A Family Painting, Unexpected but True

(If you are visiting looking for SXSW for Kids info, here it is!)

We all have our roles to play.

Noel, our teenager, had forgotten to finish an art project due for school, so she woke up at 4am, got the art box out of the closet and got it done.

(Noel can be forgetful and committed, sometimes on the same day.)

Later that night, Sparkles was working on her homework before going to bed.

(Sparkles can be studious.)

I was focused on helping Sparkles.

(I can be so focused that I tune out other things.)

Buttercup wandered upstairs and found the art box on the floor. This box contains the adult-supervision-required art supplies, which is why it is kept on a tall shelf in a closet at (almost) all times.

(Buttercup can be curious and mischievous and fast.)

Growing Up Austin

That is how we ended up with about thirty original acrylic oil paintings on 8 1/2 x 11 paper.

And one abstract pattern of outlines, from where the papers that wallpapered the floor didn’t quite meet…

Growing Up Austin

plus little footprints into the bedroom, on carpet.

Growing Up Austin

The colors were bright purple, pinks and greens. Buttercups smile was proud and guilty at the same time.

I texted Blue Eyes so he would know to expect something unexpected.

(He is has an easier time, when he is expecting it.)

Growing Up Austin

The funny thing is that we bought these paints so that the family could paint the white canvases that we hung in the loft two years before and we never quite had the time. Life is funny that way, how it happens when you aren’t looking, in ways you didn’t expect. We wanted the canvases on the wall to reflect our family, to be the work of our own hands, and the painting on the floor did just that. Our carpet original is unexpected, but true.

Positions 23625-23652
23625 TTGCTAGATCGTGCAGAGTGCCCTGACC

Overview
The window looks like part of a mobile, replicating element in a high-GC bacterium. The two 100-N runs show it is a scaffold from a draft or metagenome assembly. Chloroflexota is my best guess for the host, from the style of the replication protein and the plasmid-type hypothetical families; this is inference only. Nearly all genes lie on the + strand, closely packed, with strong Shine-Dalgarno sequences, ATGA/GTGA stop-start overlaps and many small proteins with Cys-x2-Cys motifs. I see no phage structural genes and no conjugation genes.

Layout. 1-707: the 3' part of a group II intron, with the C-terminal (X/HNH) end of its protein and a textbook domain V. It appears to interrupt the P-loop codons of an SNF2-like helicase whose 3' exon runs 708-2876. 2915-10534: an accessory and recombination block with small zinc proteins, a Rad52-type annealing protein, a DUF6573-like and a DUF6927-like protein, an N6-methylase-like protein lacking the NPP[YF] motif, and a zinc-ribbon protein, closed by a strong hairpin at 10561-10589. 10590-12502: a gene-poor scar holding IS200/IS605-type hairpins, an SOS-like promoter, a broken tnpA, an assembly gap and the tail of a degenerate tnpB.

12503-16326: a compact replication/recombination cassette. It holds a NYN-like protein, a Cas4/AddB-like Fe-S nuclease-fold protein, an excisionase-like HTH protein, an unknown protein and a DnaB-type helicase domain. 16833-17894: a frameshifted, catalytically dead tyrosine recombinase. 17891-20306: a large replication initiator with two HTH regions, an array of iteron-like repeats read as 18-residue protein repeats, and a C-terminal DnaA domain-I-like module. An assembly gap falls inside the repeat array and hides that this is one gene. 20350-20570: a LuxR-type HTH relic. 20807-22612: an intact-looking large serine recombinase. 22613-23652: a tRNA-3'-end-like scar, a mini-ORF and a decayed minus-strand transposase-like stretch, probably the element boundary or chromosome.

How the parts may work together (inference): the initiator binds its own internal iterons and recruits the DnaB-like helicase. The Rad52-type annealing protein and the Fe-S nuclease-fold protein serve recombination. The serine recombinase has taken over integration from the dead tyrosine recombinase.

Yeah, that would be a contrived and cutesy blog post ending, wouldn’t it? The carpet looks trashy! The kids got in trouble! But it looked trashy before, because Daisy, our Mood Cat, used to pee on it all the time. We were going to replace it already, we were just waiting for Daisy to pass on, because, even through she has stopped peeing on it, she still throws up on it. So if the kids are going to destroy something, why not the trashy carpet? Now we are still waiting on Daisy, which is why she is for sale. Which she really isn’t. (Unless you really want her.) But one day, before too many years, we will have nice carpet again. And maybe, just maybe, painted canvases. The end.




Double Smack Down at EZ’s


I took Noel, Sparkles and Buttercup to EZ’s for a quick dinner, so we would have time for some birthday shopping for Blue Eyes mid-week. We were eating our dinner when a tall, well-built man came to our table and he said something like,

“This is too much. Just too much. Please control your child. My wife and I are leaving now, but I think everyone in this restaurant would agree that your child is screaming and you really need to do something about it.”

Oh, @#$@#$#.

We have a tradition at dinner where everyone says one good thing and one bad thing about their day. Buttercup has a hard time waiting for her turn. At home, if she is talking and it isn’t her turn, we ignore her. Then she gives up and waits.

I was ignoring her out out of habit. Sparkles was taking forever to say her good thing, savoring her turn to talk, speaking slowly and adding lots of specific detail. So Buttercup raised her voice, until she was screaming “My bad thing! My bad thing! My bad thing!” over and over.

Tuning out your screaming child is a valuable Mom skill, but it is best practiced at home and not in public.